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Can Unconscionable Behaviour Disentitle a Dependant to Support?

Imagine a woman is so infuriated with her husband for his philandering, gambling and drinking that she disinherits him.  Upon her demise, the husband commences an application for support under Part V of the Succession Law Reform Act (the “SLRA”).1 The husband qualifies as a dependant because he is a spouse and his wife had a legal obligation to support him.  What impact, if any, would his past behaviour have on his entitlement to dependant’s support?

By way of background, claims for dependant’s support are governed by Part V of the SLRA.  Within Part V, section 57 contains the definition of a “dependant,” which includes the spouse of the deceased.  The definition also provides that the deceased must have either been providing support or been under a legal obligation to provide support to the dependant immediately before his or her death.2

Section 62 of the SLRA contains an extensive, but not exhaustive, list of factors the court will consider in determining the amount and duration of support to be awarded to a dependant.  Section 62(1)(r) contains factors considered specifically for a dependant spouse, and subsection (i) therein contains the phrase “a course of conduct by the spouse during the deceased’s lifetime that is so unconscionable as to constitute an obvious and gross repudiation of the relationship.”3 This leads to the first question that a disinherited spouse might have: what will be considered unconscionable conduct sufficient to preclude or lessen the amount or duration of support awarded?

There is a paucity of case law on this issue.  The court has ruled that bringing an action for divorce does not constitute gross repudiation of the relationship, but that conduct such as adultery or alcoholism can be considered sufficiently unconscionable so as to disentitle a dependant to support.[1. Tothivan, Re, 1982 CarswellOnt 623, at para 17.]  In the context of an estate dispute, the court has also stated that, in order for conduct to rise to the level contemplated in s. 62(1)(r)(i) of the SLRA, it must shock one’s conscience.4

In assessing what a court might consider “unconscionable conduct,” it is useful to consider how subsection 33(10) of the Family Law Act (the “FLA”)5 has been treated.  This section features parallel language to subsection 62(1)(r)(i) of the SLRA.6  We know from the study of cases under the FLA that it is rare for the conduct of a spouse to be held as being so egregious as to warrant disqualification or limitation of spousal support.7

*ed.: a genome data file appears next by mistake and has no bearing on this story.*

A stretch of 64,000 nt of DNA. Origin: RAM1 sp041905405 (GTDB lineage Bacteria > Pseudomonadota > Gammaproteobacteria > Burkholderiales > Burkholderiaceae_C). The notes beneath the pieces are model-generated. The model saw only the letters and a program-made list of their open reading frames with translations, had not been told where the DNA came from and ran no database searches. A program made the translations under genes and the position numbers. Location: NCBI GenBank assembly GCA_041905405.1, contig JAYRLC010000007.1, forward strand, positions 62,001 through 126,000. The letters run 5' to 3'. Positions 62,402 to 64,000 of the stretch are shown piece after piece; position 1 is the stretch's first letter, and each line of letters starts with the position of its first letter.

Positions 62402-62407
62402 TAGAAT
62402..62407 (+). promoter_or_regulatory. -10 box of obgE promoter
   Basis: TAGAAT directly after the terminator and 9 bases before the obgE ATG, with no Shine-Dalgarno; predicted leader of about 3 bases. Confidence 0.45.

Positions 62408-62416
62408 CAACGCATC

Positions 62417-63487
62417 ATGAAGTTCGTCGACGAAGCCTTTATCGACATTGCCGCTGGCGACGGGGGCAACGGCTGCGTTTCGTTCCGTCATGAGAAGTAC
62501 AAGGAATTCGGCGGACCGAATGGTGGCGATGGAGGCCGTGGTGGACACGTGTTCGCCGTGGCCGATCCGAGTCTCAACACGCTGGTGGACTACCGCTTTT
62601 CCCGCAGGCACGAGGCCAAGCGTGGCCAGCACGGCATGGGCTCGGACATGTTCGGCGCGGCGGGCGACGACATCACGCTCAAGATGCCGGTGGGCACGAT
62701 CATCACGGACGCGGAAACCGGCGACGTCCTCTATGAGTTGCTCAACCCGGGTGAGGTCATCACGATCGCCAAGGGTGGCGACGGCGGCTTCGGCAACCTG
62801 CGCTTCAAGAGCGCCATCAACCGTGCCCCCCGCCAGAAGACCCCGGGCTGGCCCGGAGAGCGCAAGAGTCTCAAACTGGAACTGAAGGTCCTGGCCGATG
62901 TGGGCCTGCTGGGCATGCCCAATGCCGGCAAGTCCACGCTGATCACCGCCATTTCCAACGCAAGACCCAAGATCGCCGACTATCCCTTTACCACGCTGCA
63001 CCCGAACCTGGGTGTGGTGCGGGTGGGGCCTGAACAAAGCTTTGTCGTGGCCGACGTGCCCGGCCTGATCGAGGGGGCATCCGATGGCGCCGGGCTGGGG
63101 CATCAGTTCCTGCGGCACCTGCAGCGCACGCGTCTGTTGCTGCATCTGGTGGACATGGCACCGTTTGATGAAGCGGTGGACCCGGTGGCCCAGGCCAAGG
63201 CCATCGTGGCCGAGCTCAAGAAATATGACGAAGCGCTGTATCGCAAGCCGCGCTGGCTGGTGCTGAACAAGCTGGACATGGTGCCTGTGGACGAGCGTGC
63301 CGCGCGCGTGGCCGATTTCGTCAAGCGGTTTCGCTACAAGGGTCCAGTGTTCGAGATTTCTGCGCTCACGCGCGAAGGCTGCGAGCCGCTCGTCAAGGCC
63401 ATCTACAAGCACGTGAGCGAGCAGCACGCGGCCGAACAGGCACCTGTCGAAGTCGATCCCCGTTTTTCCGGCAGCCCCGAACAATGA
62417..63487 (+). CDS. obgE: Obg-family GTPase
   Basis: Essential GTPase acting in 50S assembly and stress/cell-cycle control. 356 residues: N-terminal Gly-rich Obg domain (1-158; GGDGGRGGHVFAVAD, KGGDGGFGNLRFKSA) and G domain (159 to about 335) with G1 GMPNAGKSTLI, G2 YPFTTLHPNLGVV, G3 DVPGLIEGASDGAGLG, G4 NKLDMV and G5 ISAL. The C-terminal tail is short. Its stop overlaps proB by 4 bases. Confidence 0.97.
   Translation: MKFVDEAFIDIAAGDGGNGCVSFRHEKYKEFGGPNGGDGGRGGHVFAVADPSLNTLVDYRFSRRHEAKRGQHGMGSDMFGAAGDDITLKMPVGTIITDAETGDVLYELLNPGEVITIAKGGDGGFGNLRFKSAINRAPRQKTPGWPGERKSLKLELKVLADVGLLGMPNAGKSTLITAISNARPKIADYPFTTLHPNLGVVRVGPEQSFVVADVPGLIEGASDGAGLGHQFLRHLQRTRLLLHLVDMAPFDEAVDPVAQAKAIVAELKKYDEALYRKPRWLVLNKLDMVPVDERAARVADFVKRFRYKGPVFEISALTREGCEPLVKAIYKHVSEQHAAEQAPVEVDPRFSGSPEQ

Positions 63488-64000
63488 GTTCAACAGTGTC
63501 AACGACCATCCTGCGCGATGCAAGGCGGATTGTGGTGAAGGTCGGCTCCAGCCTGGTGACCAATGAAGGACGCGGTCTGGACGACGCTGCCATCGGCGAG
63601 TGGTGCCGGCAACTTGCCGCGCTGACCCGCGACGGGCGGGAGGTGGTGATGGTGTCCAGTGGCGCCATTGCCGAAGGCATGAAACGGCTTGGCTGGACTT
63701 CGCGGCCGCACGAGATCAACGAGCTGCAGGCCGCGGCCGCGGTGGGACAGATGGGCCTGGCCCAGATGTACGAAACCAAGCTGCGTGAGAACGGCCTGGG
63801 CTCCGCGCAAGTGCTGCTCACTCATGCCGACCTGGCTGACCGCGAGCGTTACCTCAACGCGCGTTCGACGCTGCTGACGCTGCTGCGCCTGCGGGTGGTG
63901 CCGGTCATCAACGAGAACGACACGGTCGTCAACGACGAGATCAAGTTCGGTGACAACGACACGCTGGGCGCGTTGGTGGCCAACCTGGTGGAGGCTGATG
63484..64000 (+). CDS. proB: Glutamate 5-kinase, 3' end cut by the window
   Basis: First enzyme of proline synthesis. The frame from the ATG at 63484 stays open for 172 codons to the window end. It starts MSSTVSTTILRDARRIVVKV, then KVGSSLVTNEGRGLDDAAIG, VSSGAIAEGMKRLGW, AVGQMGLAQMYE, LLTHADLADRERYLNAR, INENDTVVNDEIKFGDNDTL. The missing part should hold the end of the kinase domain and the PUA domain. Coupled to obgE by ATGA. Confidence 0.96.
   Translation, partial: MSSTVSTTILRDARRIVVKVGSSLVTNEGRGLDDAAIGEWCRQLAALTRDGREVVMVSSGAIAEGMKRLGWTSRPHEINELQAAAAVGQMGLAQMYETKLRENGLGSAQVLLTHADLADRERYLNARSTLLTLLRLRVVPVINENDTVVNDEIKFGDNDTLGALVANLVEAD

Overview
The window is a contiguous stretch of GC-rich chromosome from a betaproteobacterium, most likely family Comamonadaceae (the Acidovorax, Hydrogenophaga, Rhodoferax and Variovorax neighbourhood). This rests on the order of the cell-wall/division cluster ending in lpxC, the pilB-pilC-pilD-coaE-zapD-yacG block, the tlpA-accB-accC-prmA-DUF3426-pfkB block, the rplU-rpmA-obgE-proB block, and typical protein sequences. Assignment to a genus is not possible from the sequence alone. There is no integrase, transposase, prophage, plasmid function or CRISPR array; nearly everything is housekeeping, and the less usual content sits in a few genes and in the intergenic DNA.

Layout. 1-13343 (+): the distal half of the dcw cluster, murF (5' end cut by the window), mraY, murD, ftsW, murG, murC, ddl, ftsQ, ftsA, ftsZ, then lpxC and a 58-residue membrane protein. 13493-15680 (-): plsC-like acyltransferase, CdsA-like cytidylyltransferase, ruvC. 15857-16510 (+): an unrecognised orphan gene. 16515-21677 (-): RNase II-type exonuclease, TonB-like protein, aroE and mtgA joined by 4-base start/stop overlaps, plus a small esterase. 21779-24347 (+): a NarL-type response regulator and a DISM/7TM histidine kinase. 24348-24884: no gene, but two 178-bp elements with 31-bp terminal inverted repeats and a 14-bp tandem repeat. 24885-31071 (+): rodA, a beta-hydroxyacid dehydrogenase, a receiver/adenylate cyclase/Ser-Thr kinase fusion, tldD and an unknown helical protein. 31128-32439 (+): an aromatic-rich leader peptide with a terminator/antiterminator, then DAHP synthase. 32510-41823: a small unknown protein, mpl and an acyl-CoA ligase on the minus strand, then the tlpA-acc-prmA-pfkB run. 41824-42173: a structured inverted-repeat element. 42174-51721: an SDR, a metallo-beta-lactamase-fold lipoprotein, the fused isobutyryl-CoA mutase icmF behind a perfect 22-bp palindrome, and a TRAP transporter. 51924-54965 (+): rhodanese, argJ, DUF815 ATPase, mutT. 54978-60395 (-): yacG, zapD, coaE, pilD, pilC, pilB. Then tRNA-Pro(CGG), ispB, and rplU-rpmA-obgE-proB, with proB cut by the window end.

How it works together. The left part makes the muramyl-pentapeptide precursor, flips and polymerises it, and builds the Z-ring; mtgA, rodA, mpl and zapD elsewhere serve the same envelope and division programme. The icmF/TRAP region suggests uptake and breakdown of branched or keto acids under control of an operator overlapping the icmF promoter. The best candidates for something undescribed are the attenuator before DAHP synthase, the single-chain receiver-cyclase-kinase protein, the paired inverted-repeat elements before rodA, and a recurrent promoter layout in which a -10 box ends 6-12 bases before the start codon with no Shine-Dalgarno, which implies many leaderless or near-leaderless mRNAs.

A test for such unconscionable conduct under subsection 33(10) was formulated in Morey v. Morey8 as follows:

(a) the conduct must be exceptionally bad;

(b) the conduct must be such as could reasonably be expected to destroy the marriage;

(c) the conduct must have persisted in the face of innocence and virtual blamelessness on the part of the other spouse;

(d) the commission of a matrimonial offence is not sufficient by any means;

(e) the party raising the issue of relevant conduct should be prepared to undertake that there is a bona fide belief that the test can be satisfied while acknowledging the risks of punitive costs if the court finds on the whole that the issue is frivolous; and

(f) the pleadings or subsequent written particulars should set out a summary of the conduct relied on to meet the test so that the court can make a preliminary ruling based on the likelihood of the test being met.

In B. (S.) v. B. (L.),9 a wife’s series of extra-marital relationships, which included one with the brother of her husband, were stated to have been “exceptionally bad” and “reasonably expected to destroy the marriage.”  However, these factors were countered by the husband’s drug dependency problem, and the finding that the husband knew or ought to have known about his wife’s adulterous conduct.  Furthermore, the husband admitted to have participated in at least one instance of adultery himself, so he was found to not have come to court with clean hands on the issue.10